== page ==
Shawn Roof is the son of former Major Leaguer and current Tigers roving instructor Gene Roof – however, one shouldn't identify Shawn as simply the son of a baseball player. His hustle and defensive prowess have shown uniqueness of their own and speak volumes about his own character and hard work ethic. As of 5/17/08, Shawn is batting .304 on the season and .500 with runners in scoring position. With that being said, Shawn was nice enough to answer some questions for us.
TigsTown: Let me begin by first thanking you for taking the time to answer some questions. Last year you spent time with the Fighting Illini, GCL, and the Flying Tigers. So far this season, you have been able to spend all of your time with just one team and you have performed considerably better. Considering all of your experience gained last year and the current familiarity of your surroundings, how much do these factors contribute to your improved play?
Shawn Roof: Hey thanks for having me. The experience I gained last year and so far this season during Spring Training and the first half of the season have helped tremendously. Last year was a blur with college finishing up and then my first professional season starting that I was just trying to get my feet wet, and figure out how to go about my business on a day to day basis while trying to help the team win, and doing my best to improve everyday. Playing for the Flying Tigers and doing well in different situations gave me the confidence I needed showing me that I truly deserved to be on the same playing field as all of my teammates, and showed me that I could help the team in many different aspects. Then coming back to play here this season I knew what to expect from the league and the fans, and how to prepare myself to play everyday in the weather, and to get myself ready for the great competition that we face in the league.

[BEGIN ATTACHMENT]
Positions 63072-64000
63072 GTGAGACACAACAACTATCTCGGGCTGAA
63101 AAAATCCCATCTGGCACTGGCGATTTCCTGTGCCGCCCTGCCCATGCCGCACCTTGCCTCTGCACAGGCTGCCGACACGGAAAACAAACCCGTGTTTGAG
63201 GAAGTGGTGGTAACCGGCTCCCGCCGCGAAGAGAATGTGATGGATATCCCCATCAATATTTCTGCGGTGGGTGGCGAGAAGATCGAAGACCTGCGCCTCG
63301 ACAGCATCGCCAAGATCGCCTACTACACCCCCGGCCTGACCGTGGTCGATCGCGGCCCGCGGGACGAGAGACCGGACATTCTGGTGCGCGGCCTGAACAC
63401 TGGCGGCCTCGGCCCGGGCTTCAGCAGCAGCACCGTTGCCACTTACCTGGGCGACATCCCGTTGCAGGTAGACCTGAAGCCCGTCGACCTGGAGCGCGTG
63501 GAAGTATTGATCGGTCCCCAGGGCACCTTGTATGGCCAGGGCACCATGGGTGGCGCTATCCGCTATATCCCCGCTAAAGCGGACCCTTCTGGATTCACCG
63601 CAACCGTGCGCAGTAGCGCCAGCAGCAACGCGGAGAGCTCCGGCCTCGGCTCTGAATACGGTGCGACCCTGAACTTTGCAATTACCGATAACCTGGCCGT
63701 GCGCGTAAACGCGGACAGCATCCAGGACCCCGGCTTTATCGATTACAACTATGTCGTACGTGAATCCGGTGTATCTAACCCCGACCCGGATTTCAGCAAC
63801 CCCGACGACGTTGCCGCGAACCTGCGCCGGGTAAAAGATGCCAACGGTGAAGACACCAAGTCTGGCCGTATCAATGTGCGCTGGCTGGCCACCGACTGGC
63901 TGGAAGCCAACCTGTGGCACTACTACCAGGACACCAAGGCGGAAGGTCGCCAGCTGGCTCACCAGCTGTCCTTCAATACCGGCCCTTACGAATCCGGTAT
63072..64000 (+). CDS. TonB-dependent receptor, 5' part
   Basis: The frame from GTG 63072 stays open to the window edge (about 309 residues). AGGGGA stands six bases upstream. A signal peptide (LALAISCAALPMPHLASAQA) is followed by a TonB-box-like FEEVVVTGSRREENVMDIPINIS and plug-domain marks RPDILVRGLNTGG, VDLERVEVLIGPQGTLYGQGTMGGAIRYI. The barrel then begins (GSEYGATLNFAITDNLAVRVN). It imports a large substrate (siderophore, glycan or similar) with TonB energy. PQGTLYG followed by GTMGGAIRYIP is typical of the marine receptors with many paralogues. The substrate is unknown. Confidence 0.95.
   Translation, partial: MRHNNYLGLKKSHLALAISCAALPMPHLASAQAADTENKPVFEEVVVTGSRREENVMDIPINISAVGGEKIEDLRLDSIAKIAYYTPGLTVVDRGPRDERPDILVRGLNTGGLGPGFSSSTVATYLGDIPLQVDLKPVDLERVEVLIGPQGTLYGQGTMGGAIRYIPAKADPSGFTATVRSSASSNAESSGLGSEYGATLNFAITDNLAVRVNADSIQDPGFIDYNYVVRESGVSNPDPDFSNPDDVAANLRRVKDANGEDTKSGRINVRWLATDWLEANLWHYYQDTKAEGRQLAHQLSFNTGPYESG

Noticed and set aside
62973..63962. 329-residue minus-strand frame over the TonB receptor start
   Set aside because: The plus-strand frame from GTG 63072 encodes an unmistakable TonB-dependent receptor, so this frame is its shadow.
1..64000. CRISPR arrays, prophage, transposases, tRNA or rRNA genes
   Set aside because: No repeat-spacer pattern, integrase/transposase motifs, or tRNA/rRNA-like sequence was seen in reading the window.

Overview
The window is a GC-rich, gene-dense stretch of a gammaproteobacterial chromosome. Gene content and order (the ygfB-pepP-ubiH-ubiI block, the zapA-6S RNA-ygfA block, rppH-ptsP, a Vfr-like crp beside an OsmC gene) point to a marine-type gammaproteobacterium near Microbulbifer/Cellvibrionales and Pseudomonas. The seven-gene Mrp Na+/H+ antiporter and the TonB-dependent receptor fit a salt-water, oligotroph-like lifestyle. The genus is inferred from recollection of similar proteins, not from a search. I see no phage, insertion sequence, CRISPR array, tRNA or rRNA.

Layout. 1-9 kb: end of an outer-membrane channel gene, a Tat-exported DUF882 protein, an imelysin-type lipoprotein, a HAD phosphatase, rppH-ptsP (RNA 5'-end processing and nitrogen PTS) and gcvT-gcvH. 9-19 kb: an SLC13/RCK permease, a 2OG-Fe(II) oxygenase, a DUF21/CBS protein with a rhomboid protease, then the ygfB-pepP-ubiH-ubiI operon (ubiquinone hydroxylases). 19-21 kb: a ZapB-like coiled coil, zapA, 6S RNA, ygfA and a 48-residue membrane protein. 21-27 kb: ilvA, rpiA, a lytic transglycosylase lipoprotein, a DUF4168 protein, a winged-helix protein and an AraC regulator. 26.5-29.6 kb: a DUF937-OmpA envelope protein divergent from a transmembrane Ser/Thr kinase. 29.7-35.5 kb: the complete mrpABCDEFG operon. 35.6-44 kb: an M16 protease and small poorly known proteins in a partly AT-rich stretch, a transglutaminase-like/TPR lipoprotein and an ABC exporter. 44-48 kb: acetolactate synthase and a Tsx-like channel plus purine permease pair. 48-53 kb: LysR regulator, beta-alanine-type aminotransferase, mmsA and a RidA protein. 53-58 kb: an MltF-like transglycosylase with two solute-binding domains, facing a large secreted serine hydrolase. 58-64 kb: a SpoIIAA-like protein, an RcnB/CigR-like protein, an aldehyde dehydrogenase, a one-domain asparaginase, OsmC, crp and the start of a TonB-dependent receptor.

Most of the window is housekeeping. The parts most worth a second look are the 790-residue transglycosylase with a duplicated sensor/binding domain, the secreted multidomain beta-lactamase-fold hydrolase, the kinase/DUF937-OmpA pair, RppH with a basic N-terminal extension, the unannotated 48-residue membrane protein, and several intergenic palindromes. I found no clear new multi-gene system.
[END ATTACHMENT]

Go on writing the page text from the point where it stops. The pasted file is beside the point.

TT: What other factors do you think might contribute to your improved play?
SR: Really those two were key factors, but working with the great coaches that I have had the privilege of working with last summer, and then again this spring just trying to correct flaws in my swing and in the field to help me become more consistent on a day to day basis. I try my best to pick their brains on all kinds of matters. We have so much experience in our coaching staff that it would be dumb not to talk to them. Larry Herndon and Toby Harrah have helped a ton on my swing and Kevin Bradshaw has helped my defense a lot, and Andy Barkett brings a ton of passion and fire to the dugout which is a lot of fun to play for. You can really tell he has the best interests of his players in mind and will go to bat for us with anything we need. Another factor has been playing with such great players from last year and again this year and just watching them play has helped out tremendously as well.
TT: Last season you were managed by Kevin Bradshaw, who is now a roving infield instructor in the organization. Outside of the spring, do you get a chance to work with him anymore, and how has he shaped your game where you are at today?
SR: Yeah playing for and working with KB has been awesome. KB is a great manager to play for - he lets you go about your business and allowed us to play our game. He was great about teaching the small aspects of the game to help us improve in the minor details, not to mention he helped out my defense a lot. He's been a great infield instructor so far, and I'm anxious to learn more from him in the future.
TT: Growing up in a baseball environment, how would you describe your childhood?